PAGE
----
'Game changer': New technology allows doctors at Rush to treat patients remotely

Telemedicine takes the leap to the next level, as new technology allows doctors to see patients remotely and treat them as well.

It's called the Neurosphere Virtual Clinic, developed by Abbott Labs and being used at Rush University Medical Center.

With an iPad at Rush, a neurologist can adjust the implant in his patient’s brain, even though she’s miles away in the suburbs.

"I think this is a game changer," said Dr. Leonard Verhagen, director of the Movement Disorder Interventional Program and professor of neurosciences at Rush University Medical Center.

Think of the Neurosphere Virtual Clinic as a really advanced app where doctors and patients connect remotely to manage movement disorders or chronic pain, that are treated with an implant in their brain or spinal cord.

FOX 32 watched how Parkinson’s patient Tricia O’Neill had a tremor in her arm at her home in Hinsdale.

Back at Rush, Dr. Verhagen adjusted an implant in O’Neill’s brain – what’s called deep brain stimulation – and the tremor ebbed.

Before this advancement, O’Neill would  have had to drive to Rush every few months for these adjustments, taking a half-day off work.

"Now, if I need a tweak to my adjustments I just dial in, it is like a telehealth and just 15 minutes I can do it from my office even," said O'Neill.

"It is a telehealth solution, but it’s beyond telehealth," said Dr. Binith Cheeran, Director of Medical Affairs at Abbott Labs.


Dr. Cheeran says this technology developed at Abbott Labs is the next step because it allows doctors to talk to their patients remotely and treat them as well.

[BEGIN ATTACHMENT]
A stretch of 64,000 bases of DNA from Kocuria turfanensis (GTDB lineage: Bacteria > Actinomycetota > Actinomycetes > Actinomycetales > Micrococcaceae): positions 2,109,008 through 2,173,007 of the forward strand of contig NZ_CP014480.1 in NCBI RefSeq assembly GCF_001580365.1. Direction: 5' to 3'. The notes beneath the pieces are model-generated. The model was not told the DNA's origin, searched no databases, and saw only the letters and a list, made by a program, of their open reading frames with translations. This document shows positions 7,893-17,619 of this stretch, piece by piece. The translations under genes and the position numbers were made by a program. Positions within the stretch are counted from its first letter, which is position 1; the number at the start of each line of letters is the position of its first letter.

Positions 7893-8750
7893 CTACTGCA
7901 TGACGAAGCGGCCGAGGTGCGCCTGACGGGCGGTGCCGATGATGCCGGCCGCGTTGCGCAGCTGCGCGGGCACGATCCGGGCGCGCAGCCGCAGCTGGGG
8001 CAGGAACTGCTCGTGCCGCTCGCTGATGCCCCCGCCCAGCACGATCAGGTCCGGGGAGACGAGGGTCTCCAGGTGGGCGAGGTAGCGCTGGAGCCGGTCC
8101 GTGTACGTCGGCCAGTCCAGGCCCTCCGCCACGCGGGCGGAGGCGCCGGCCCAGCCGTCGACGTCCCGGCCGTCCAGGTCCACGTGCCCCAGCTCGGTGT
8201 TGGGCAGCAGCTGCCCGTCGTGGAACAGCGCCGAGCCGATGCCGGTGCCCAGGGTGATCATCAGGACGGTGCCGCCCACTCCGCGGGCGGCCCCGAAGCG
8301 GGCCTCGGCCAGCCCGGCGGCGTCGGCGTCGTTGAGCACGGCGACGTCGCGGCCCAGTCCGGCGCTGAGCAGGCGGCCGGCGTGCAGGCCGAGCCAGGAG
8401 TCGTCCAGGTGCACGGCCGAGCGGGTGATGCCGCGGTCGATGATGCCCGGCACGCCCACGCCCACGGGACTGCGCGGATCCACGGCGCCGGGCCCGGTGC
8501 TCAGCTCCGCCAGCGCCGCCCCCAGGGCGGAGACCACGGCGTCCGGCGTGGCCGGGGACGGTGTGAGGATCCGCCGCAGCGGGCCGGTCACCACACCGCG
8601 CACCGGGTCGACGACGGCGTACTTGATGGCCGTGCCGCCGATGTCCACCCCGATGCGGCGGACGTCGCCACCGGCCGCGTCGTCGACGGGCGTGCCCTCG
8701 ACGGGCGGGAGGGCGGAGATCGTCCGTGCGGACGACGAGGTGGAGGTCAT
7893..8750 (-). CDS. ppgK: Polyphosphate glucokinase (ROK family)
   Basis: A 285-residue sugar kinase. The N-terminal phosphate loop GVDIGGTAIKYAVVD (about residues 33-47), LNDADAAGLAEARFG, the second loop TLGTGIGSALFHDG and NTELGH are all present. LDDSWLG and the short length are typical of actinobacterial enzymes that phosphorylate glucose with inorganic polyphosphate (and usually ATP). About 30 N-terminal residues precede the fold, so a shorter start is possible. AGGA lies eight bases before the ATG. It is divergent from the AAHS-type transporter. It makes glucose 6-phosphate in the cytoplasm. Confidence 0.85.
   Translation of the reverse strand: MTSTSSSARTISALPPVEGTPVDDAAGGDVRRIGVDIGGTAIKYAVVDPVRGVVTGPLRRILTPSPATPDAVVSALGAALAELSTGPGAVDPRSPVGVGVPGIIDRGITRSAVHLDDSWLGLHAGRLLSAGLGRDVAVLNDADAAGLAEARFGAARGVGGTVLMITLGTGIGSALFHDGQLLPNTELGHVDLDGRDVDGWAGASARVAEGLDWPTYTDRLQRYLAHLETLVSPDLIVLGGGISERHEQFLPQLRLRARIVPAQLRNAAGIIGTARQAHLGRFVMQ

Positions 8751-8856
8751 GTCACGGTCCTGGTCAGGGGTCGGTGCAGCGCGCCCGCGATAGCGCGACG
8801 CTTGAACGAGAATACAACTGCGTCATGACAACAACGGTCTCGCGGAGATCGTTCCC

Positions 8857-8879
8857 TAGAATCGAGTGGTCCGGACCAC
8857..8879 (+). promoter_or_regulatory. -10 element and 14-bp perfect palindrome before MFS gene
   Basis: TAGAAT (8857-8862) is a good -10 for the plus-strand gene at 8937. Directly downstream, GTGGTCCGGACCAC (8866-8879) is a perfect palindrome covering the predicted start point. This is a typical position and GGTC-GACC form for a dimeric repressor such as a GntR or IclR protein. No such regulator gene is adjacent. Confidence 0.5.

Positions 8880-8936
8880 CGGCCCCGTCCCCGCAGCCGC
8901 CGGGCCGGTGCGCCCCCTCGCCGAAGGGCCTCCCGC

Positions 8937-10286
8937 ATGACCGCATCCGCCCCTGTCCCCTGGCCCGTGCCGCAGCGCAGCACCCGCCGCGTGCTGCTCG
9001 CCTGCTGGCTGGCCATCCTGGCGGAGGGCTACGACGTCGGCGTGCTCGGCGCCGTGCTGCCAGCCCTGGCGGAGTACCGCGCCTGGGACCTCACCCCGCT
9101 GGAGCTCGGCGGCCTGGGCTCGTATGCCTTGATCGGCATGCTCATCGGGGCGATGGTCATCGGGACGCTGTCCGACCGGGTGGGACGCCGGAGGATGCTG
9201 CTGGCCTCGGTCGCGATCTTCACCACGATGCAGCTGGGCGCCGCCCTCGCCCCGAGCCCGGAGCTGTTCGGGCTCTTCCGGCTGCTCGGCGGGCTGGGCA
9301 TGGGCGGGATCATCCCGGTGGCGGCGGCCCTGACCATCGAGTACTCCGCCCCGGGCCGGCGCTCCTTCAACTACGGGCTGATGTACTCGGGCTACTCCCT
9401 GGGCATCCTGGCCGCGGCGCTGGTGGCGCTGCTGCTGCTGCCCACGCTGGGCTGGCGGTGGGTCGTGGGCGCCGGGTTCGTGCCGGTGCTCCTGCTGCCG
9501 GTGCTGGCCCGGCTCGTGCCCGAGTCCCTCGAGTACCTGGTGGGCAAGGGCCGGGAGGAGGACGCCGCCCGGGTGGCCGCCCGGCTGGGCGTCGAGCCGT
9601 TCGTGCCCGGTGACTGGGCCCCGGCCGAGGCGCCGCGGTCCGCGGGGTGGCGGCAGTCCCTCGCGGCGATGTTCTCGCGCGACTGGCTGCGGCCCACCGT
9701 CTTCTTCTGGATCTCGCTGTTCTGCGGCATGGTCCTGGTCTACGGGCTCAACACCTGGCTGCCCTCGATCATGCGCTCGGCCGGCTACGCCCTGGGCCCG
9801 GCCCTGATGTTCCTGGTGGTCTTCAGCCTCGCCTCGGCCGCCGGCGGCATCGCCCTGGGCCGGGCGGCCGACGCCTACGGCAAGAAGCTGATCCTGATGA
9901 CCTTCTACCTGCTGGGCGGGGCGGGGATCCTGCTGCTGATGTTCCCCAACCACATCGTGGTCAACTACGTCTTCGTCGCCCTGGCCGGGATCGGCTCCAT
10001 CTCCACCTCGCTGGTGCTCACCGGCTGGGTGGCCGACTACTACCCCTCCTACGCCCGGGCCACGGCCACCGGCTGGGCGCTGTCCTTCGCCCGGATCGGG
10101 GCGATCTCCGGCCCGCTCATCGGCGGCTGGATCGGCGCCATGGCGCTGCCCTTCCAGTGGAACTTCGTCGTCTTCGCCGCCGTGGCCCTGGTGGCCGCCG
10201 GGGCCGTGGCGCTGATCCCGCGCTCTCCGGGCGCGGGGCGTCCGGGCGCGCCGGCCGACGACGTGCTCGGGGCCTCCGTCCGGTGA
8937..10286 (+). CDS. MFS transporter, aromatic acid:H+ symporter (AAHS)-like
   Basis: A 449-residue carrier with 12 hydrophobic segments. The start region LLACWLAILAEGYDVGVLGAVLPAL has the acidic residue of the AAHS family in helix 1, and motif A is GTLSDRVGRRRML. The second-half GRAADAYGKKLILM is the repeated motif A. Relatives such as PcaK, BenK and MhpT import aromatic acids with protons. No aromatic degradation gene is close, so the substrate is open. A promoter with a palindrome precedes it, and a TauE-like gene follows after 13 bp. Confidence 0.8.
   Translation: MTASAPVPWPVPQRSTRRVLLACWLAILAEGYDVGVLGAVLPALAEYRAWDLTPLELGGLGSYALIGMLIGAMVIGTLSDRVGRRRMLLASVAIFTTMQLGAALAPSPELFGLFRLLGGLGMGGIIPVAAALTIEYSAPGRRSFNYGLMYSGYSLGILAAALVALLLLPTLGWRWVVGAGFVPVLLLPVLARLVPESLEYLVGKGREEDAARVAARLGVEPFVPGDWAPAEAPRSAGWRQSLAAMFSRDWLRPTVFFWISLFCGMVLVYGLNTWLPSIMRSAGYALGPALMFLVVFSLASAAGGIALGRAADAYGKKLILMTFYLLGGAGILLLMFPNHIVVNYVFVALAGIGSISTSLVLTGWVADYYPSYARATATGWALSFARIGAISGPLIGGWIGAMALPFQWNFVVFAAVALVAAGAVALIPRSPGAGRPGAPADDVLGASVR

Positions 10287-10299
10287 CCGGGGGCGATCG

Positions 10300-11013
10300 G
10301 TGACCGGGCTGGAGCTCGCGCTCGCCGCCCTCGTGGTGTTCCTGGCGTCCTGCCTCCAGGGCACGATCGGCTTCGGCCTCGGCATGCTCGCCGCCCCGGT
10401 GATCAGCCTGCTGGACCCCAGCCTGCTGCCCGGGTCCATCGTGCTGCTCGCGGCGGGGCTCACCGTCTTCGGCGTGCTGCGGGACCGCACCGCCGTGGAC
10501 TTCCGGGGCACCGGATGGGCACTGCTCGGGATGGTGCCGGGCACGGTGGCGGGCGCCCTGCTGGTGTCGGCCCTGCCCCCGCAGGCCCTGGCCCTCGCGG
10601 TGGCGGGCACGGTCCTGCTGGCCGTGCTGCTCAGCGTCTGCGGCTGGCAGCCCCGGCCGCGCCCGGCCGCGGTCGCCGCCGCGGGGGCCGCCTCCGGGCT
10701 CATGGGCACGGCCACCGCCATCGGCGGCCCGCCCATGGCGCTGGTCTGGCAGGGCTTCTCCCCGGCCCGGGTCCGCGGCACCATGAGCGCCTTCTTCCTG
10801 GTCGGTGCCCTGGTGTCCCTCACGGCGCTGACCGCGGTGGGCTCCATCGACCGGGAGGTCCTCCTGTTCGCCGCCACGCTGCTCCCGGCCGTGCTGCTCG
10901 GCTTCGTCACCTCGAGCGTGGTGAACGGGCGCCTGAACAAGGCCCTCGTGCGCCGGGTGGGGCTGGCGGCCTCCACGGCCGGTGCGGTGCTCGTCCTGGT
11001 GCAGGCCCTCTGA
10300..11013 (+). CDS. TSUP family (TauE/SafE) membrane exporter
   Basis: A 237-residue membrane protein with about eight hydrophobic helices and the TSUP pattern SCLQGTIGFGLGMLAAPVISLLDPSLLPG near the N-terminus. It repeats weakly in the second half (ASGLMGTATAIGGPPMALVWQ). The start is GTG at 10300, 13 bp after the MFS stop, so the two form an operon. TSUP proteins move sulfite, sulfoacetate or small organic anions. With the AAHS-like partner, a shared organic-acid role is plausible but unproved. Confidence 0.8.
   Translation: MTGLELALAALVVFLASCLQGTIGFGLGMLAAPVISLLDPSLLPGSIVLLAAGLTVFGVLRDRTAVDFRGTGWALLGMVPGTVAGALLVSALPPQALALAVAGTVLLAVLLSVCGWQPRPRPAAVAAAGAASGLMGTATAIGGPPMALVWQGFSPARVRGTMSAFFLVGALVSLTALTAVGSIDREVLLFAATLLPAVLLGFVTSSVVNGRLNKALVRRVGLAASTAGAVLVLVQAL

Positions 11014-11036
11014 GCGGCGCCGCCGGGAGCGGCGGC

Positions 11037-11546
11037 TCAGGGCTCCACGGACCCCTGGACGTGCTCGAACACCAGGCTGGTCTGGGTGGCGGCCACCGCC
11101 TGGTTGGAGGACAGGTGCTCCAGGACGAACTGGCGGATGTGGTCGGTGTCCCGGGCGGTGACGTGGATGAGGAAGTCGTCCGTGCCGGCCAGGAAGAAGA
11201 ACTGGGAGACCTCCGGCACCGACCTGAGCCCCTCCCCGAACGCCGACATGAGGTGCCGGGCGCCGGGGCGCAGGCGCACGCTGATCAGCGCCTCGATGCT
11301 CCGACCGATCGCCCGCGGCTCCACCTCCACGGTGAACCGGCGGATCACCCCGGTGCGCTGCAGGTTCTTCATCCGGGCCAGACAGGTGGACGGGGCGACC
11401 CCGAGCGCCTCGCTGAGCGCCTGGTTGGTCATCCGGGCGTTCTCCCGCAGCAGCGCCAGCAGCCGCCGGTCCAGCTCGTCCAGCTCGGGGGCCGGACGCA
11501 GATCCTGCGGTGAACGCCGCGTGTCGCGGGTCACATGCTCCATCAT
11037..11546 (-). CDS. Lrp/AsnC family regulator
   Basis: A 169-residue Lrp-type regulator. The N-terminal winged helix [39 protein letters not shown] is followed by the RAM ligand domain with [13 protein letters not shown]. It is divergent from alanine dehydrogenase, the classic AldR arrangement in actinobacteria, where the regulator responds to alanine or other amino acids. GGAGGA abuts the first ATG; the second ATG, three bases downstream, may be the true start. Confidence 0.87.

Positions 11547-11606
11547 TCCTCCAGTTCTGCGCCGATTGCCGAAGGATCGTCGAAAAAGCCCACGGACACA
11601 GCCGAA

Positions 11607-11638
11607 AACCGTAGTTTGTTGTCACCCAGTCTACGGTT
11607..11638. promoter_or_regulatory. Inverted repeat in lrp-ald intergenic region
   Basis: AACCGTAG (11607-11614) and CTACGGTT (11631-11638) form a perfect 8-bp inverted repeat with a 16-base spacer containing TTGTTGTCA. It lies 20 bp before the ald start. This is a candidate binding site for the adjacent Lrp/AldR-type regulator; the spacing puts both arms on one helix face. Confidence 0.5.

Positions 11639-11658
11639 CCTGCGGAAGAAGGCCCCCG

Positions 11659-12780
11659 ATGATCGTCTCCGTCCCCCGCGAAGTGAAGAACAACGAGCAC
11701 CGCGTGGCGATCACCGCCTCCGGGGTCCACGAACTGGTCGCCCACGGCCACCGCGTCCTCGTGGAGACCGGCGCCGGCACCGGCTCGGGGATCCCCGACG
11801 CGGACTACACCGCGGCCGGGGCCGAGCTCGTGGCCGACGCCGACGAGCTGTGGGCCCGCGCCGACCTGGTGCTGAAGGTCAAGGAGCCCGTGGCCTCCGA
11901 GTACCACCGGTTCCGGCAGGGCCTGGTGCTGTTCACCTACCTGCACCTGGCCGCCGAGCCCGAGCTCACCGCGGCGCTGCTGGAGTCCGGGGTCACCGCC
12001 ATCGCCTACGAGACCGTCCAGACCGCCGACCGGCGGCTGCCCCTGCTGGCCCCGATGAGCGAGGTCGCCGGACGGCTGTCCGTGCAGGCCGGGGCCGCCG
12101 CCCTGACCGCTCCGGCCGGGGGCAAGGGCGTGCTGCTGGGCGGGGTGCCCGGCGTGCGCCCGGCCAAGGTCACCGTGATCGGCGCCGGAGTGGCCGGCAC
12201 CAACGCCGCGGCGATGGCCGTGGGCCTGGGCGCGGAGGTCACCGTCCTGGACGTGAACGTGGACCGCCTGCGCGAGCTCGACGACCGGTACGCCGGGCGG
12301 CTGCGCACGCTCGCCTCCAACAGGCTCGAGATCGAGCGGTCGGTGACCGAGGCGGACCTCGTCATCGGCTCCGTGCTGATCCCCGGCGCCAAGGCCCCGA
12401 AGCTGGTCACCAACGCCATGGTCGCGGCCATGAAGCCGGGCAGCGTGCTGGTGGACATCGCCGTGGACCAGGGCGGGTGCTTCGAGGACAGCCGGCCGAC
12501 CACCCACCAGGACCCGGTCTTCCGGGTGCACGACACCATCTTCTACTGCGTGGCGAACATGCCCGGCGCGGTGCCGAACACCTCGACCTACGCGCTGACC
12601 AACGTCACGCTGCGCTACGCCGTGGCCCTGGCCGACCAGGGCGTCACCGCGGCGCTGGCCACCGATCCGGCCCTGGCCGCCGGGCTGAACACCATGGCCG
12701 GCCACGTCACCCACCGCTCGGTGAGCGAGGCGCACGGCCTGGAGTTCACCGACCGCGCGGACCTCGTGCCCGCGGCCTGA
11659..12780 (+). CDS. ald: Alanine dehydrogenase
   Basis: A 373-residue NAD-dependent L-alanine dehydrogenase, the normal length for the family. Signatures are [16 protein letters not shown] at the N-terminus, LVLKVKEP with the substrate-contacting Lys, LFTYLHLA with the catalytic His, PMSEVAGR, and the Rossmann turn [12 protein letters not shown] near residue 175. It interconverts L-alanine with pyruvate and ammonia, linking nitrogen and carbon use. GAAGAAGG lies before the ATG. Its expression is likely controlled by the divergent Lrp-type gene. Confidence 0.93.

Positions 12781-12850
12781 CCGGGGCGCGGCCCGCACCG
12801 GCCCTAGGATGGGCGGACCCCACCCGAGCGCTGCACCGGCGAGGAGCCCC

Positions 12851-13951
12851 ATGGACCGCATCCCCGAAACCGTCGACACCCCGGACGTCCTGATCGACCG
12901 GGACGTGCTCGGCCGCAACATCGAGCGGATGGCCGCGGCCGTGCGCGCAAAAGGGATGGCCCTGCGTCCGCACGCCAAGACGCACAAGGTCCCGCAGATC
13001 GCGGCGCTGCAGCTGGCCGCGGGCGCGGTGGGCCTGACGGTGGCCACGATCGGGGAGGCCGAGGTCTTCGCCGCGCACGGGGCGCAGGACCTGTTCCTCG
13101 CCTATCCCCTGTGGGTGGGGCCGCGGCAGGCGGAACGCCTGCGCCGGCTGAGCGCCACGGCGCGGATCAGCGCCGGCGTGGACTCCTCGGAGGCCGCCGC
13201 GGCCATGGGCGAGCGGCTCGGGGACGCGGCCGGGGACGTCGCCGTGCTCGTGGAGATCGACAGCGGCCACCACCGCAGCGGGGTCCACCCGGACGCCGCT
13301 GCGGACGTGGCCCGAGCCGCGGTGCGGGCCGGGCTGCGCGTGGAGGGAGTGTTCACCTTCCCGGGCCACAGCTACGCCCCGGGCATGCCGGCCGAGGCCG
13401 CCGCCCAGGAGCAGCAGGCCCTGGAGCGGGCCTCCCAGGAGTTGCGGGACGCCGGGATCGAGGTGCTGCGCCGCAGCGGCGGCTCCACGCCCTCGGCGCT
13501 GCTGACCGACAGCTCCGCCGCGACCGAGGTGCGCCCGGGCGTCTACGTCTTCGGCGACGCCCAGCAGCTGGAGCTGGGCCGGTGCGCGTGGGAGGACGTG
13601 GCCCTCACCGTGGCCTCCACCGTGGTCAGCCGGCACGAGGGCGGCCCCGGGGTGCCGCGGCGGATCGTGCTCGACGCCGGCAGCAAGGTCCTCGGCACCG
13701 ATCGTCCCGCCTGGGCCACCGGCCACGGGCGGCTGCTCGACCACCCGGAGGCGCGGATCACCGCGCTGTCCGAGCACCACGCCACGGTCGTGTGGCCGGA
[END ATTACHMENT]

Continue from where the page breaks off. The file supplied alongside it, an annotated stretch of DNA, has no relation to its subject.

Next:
"It is truly a one of its kind technology, and hugely impactful for people with Parkinson's disease, essential tremor and chronic pain conditions, and there are tens of millions of Americans with these conditions today," Cheeran said.

Dr. Verhagen has been using deep brain stimulation to treat Parkinson’s for years, with patients braving the notorious Chicago traffic, as they travel hundreds of miles for the specialized care.

"They don't mind if they have to come maybe once or twice and get maybe the surgery done here, but then if they know that it can be going on and be programmed from a distance at home, that is really a big step forward, I think," Verhagen said.

It is likely the first step of many leaps for health care technology.

"Healthcare is still a little bit analog, and we need to make it a little bit more digital to fit in more with our modern lives," Dr. Cheeran said.

But the future is uncertain.

Telehealth, including this technology, is currently covered by insurance in Illinois, due to a pandemic emergency order. That expires soon, and lawmakers in Springfield continue to debate making telehealth coverage permanent when the state reopens.